Had Delhi Daredevils (as they were then known) managed to snag Moises Henriques ahead of the second season of the Indian Premier League in 2009, there is no gainsaying what shape David Warner’s international career would have taken.
Henriques was snapped up by Kolkata Knight Riders instead, forcing the Daredevils to look elsewhere. Their search ended in a 22-year-old left-handed opener who attacked the ball as if he detested its very sight. At the time, Warner had not even played first-class cricket.
During his early days in the IPL, a conversation with his Daredevils captain convinced Warner that he could be a genuine success in white clothing. “When I went to Delhi, (Virender) Sehwag watched me a couple of times and said to me, ‘You’ll be a better Test cricketer than what you will be a Twenty20 player’. I told him I hadn’t even played first-class cricket yet and he said, ‘All the fielders are around the bat. If the ball is there in your zone, you’re still going to hit it. You’re going to have ample opportunity to score runs’.”
It took Warner a little time to take Sehwag’s proclamation to heart. It took even more time – roughly two and a half years – for Australia’s selectors to be convinced Warner had what it took to succeed in Test cricket. And look at where the New South Welshman is today.
Sehwag saw in Warner a kindred soul, an uncomplicated ball-basher whose batting wasn’t based around optimism and a song and a prayer, but an innate understanding of his strengths and, more importantly, his limitations. Almost a decade previously, the purists had written off Sehwag as a Test batter, pointing to his high-risk approach as a definite invitation for disaster. Sehwag proved the critics wrong, making a hundred on debut in the middle order, moving up to open the batting the following year and redefining the art of opening the innings, all while scoring two Test triple hundreds.
Australia aren’t so hung up on tradition and orthodoxy; the only way Warner would not have played Test cricket was if he didn’t believe in himself, if he didn’t believe he could make a success of it. Encouraged by Sehwag’s pep talk, Warner trained his focus on the first-class game, made his Test debut in December 2011 and established himself over a dozen years as one of the finest openers, nay batters, to have come out of Australia.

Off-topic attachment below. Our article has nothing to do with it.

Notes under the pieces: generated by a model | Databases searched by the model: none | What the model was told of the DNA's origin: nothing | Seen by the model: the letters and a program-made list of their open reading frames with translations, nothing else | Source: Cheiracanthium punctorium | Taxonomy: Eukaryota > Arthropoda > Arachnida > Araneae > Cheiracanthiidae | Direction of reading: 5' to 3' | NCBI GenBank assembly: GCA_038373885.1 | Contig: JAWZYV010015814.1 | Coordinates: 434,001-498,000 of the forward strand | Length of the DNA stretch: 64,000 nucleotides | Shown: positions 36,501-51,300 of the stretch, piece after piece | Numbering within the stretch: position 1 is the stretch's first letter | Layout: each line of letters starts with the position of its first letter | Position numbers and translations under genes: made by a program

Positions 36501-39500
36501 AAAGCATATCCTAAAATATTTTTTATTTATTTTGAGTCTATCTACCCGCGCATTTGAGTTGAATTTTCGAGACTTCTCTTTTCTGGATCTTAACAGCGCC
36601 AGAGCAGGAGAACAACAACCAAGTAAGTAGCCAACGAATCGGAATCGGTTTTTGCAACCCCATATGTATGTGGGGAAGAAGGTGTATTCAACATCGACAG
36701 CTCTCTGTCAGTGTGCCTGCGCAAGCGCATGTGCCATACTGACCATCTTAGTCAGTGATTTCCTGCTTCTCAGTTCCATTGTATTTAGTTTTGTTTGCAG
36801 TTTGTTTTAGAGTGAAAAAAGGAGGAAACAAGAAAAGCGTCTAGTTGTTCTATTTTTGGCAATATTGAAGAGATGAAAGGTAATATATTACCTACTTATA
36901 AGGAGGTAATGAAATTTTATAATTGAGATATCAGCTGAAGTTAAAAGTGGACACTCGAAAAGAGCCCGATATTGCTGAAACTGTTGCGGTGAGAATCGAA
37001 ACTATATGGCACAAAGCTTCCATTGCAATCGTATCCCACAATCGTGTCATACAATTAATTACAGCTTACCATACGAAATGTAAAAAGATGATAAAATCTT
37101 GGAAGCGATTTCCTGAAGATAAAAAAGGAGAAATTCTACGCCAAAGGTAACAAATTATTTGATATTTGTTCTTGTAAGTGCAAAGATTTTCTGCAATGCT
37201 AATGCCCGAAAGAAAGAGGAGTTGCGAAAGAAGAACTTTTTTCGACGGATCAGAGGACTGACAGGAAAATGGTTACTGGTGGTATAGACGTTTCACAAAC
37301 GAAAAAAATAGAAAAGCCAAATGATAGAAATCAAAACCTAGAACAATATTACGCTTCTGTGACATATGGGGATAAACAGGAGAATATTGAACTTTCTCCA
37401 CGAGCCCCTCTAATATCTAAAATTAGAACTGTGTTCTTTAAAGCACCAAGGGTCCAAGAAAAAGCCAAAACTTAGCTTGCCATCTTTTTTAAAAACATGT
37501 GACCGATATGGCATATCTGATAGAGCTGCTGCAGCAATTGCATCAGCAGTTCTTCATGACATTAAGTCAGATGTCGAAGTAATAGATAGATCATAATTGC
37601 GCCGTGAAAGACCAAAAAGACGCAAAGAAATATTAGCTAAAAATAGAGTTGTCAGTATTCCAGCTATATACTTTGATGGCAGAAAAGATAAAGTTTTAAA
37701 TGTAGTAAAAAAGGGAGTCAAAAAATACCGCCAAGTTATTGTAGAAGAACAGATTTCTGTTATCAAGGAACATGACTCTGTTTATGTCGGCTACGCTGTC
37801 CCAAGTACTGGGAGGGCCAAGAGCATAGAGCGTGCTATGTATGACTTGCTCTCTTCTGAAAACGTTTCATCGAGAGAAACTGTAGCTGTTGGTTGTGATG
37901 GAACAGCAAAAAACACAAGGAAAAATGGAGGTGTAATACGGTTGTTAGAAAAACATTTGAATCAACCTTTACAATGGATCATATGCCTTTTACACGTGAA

At some stage over the next few days, Warner’s run as a Test cricketer will come to an end. The Sydney Test against Pakistan, starting on Wednesday, will be his final five-day encounter. He will bow out as the fifth highest run-scorer for his country in Tests (he currently has 8,695 runs in 111 matches). With more runs than Michael Clarke and Matthew Hayden, Mark Waugh and Justin Langer, Mark Taylor and David Boon and even Greg Chappell. Only Ricky Ponting, Allan Border, Steve Waugh and Steve Smith are ahead of him; that’s not a shabby list to prop up.
These are impressive numbers – 26 hundreds, average 44.58, strike-rate 70.26. Hang on, 70.26? Of Australia’s top 15 most run-makers, the next best strike-rate is Hayden’s 60.10. 10.16 runs per hundred balls fewer. If nothing else, this alone should cement Warner’s legacy.
Warner’s batting reflected his personality – feisty, combative, never taking a backward step, in-your-face, an admixture of bravado and chutzpah but without the attendant adrenaline rush. For all his aggression, he mostly thought with his head, not his heart. But it was his heart that often got him into trouble. Warner believed it was incumbent upon him to stand up for his mates, hence the snarling and the growling and the borderline boorish behaviour that typecast him as the ‘ugly Aussie’. History will undoubtedly judge him more kindly; for now, the numerous run-ins and his culpability in Sandpapergate in Cape Town in 2018 that not merely attracted a one-year international ban but also a lifetime exclusion from a leadership role by Cricket Australia will hang around his neck like an albatross, a perennial asterisk that will accompany his mountain of runs, the plethora of match-turning edifices, the numerous instances when he did the unselfish act of taking on the bowlers up front so that the pretty middle-order boys could bed down for breakfast.
An unqualified hit in India and especially in Hyderabad – he captained Sunrisers Hyderabad to the 2016 IPL title – Warner has been more sinned against that sinner, however divided the jury might be. But when it comes to impact – in Tests, ODIs or T20s – there is no scope for ambiguity. David Andrew Warner, in a class of his own.